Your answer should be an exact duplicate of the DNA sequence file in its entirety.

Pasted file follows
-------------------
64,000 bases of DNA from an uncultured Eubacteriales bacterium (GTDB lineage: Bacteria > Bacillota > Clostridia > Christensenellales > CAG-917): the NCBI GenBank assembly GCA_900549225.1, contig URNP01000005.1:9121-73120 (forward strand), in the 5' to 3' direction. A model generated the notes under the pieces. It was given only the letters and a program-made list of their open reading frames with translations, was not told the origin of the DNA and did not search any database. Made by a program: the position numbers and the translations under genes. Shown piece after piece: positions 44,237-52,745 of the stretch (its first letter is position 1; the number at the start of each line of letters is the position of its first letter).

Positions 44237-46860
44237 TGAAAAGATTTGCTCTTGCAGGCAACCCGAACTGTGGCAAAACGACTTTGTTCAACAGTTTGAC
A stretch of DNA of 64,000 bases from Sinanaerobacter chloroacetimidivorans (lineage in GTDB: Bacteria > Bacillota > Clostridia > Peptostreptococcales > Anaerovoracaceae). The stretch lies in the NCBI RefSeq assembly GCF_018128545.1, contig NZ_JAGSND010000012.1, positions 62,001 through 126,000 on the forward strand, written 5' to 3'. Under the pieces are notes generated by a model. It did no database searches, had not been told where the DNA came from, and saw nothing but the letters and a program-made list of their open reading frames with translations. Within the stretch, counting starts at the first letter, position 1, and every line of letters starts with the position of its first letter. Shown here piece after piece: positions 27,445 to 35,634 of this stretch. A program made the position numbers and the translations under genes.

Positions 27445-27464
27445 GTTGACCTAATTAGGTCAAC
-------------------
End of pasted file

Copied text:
64,000 bases of DNA from an uncultured Eubacteriales bacterium (GTDB lineage: Bacteria > Bacillota > Clostridia > Christensenellales > CAG-917): the NCBI GenBank assembly GCA_900549225.1, contig URNP01000005.1:9121-73120 (forward strand), in the 5' to 3' direction. A model generated the notes under the pieces. It was given only the letters and a program-made list of their open reading frames with translations, was not told the origin of the DNA and did not search any database. Made by a program: the position numbers and the translations under genes. Shown piece after piece: positions 44,237-52,745 of the stretch (its first letter is position 1; the number at the start of each line of letters is the position of its first letter).

Positions 44237-46860
44237 TGAAAAGATTTGCTCTTGCAGGCAACCCGAACTGTGGCAAAACGACTTTGTTCAACAGTTTGAC
A stretch of DNA of 64,000 bases from Sinanaerobacter chloroacetimidivorans (lineage in GTDB: Bacteria > Bacillota > Clostridia > Peptostreptococcales > Anaerovoracaceae). The stretch lies in the NCBI RefSeq assembly GCF_018128545.1, contig NZ_JAGSND010000012.1, positions 62,001 through 126,000 on the forward strand, written 5' to 3'. Under the pieces are notes generated by a model. It did no database searches, had not been told where the DNA came from, and saw nothing but the letters and a program-made list of their open reading frames with translations. Within the stretch, counting starts at the first letter, position 1, and every line of letters starts with the position of its first letter. Shown here piece after piece: positions 27,445 to 35,634 of this stretch. A program made the position numbers and the translations under genes.

Positions 27445-27464
27445 GTTGACCTAATTAGGTCAAC